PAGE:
Today there are Dub from the far north, more precisely from Finland. As the title suggests, the recordings are not brand new. Nevertheless, it is worthwhile to take a closer look at this (free) retrospective. Dreadlock Tales is (today) a DubProject by Kimmo Ilmari Tyni, a musician and sound engineer from Helsinki. Together with Kasper Philström he founded "Dreadlock Tales" in 1999 as a studio project, about reggae and preferred Dub record. The project can look back on more than 20 years of musical development and history. Perhaps it was also obvious because of the anniversary, the very first Dubs from the early years, "Dreadlock Tales: Years 2000-2006“To be published as a complete work lasting over 40 minutes. We hear an exemplary compilation of very early “Dreadlock Tales” titles, including the very first track ever recorded by the two musicians. Most of those gathered here Dubs were still played in analog. But even in the early days, Kimmo Ilmari Tyni had this “analog vs. Digital thing ”going on, in which he likes two different Dub-Versions made. First an analog version recorded with instruments, which was then followed by the digital version produced with "machines". A very nice example at “AmBush Dub # 1 & # 2 ″ to hear out. Those gathered here DubThey were recorded and mixed together with Kasper Philström. Kaspar Philström sat on the drums and took over a number of other instruments. Kimmo Tyni dedicated himself to guitar, bass and keyboard instruments. The melodic basslines and dynamic riddims were recorded and mixed in analogue old-school style. References to the old ones Dub-Masters cannot be ignored here either. What is particularly considered a curiosity in the Dub What has to be emphasized is the use of a didgeridoo or harmonica on some tracks. The melodic was used relatively sparingly on only one track. I was very excited about the in advance Dubversion of "Wild Child", a Doors cover from the 1969 "Soft Parade" album. At the end of the title we get a fat pound of rocky, groovy guitar riffs on our ears, which unfortunately have nothing in common with Robbie Krieger's guitar sound and therefore seem rather (dis) disturbing to me. That is why especially Dubheads the last two minutes of “Wildubchild “confidently.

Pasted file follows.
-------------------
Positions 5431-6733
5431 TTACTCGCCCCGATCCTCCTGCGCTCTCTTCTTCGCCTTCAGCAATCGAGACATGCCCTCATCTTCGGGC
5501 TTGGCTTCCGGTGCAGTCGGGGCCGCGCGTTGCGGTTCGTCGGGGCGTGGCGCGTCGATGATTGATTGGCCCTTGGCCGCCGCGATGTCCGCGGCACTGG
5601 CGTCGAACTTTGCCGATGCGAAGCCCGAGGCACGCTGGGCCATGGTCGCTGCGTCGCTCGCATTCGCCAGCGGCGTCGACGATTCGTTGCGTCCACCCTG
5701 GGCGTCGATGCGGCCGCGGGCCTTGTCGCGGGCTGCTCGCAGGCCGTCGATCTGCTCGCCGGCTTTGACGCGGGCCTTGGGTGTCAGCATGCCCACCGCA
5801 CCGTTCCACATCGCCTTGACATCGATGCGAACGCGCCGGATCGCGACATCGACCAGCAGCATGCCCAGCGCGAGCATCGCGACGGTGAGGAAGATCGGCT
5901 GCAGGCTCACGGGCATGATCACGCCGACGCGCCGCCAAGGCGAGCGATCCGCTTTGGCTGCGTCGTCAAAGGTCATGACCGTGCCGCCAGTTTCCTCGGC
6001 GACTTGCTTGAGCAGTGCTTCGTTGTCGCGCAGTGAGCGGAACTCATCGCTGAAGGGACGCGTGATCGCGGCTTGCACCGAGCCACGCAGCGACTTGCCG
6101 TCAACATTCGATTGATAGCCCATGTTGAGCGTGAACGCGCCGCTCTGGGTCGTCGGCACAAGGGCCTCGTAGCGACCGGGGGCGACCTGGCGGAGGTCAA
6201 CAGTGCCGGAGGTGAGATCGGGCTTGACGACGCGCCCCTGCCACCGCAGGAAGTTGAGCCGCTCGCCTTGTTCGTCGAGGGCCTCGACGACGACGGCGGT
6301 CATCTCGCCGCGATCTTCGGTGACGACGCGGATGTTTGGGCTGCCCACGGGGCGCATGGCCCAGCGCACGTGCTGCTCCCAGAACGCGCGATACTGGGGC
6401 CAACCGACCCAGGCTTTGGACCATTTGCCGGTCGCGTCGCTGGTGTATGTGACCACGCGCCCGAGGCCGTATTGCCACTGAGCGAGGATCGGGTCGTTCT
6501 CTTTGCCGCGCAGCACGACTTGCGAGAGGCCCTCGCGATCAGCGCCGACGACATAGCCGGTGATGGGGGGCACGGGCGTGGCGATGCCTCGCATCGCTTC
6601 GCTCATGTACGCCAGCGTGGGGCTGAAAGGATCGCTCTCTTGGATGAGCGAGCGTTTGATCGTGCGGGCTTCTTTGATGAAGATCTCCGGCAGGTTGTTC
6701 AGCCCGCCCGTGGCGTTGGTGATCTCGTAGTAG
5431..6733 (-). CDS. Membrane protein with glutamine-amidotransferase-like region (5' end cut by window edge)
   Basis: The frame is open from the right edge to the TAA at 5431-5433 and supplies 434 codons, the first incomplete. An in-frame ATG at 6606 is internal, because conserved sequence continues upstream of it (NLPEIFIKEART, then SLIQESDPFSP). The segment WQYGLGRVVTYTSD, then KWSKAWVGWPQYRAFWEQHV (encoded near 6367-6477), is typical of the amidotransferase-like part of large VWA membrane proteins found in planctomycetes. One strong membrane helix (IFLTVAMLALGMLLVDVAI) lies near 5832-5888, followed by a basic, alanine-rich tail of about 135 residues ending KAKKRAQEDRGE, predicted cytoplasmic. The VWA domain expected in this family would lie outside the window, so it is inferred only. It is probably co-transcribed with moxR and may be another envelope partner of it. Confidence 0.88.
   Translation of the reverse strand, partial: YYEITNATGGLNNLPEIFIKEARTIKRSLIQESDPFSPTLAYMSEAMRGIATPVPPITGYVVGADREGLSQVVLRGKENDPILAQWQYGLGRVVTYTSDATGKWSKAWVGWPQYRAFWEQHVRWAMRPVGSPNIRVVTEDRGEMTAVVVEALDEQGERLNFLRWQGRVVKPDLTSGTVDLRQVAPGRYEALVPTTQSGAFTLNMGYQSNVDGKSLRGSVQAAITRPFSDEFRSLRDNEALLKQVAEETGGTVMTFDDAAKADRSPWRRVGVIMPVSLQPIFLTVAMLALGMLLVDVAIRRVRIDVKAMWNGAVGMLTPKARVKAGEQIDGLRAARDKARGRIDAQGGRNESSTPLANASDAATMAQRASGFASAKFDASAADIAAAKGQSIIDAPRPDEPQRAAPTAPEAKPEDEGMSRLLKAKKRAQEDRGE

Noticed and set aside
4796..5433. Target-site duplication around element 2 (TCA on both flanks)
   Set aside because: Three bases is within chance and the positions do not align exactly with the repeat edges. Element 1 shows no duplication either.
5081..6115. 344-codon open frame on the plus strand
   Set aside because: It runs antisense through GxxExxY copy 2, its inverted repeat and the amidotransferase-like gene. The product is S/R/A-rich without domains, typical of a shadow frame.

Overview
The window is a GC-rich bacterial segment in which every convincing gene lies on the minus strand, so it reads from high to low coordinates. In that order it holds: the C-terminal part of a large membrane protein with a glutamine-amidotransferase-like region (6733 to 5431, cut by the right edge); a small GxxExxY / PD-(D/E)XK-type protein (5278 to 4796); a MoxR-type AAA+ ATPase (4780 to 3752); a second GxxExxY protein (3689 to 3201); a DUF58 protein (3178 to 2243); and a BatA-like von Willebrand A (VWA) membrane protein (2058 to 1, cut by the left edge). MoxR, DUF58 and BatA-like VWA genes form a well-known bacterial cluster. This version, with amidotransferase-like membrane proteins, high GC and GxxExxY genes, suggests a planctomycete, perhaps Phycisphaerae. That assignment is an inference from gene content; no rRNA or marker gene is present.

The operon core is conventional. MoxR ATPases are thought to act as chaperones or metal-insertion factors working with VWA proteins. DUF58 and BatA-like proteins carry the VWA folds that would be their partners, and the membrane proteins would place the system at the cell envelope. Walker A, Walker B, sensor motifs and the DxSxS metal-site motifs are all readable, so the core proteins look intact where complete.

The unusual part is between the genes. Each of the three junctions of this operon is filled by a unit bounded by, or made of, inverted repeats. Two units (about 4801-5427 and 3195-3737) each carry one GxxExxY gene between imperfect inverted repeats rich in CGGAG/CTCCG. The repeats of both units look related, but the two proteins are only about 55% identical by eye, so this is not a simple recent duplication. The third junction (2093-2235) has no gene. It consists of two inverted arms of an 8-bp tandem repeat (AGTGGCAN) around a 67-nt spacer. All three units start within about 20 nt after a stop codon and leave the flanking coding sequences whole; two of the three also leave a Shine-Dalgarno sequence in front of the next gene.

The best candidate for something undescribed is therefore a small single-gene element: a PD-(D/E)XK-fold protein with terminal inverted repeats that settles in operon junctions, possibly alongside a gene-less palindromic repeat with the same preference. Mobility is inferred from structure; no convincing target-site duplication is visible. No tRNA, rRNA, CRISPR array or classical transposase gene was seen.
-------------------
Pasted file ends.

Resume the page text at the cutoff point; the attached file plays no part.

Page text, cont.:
Nevertheless, we can say on the whole positive: Even if these tracks were possibly created during the pitch-black Finnish winter, they still exude enough warmth to make the studio the only place of refuge where you can protect yourself from the frost and the mood swings of a winter depression could.
Conclusion: I personally like the recordings from the early years much better than the current works by Dreadlock Tales.
Info: Kasper Philström, who also appeared as a co-producer and on the controls at the beginning of Dreadlock Tales, left the project after the recordings for “SynchroniCity” (2007), which has since been continued by Kimmo Tyni alone.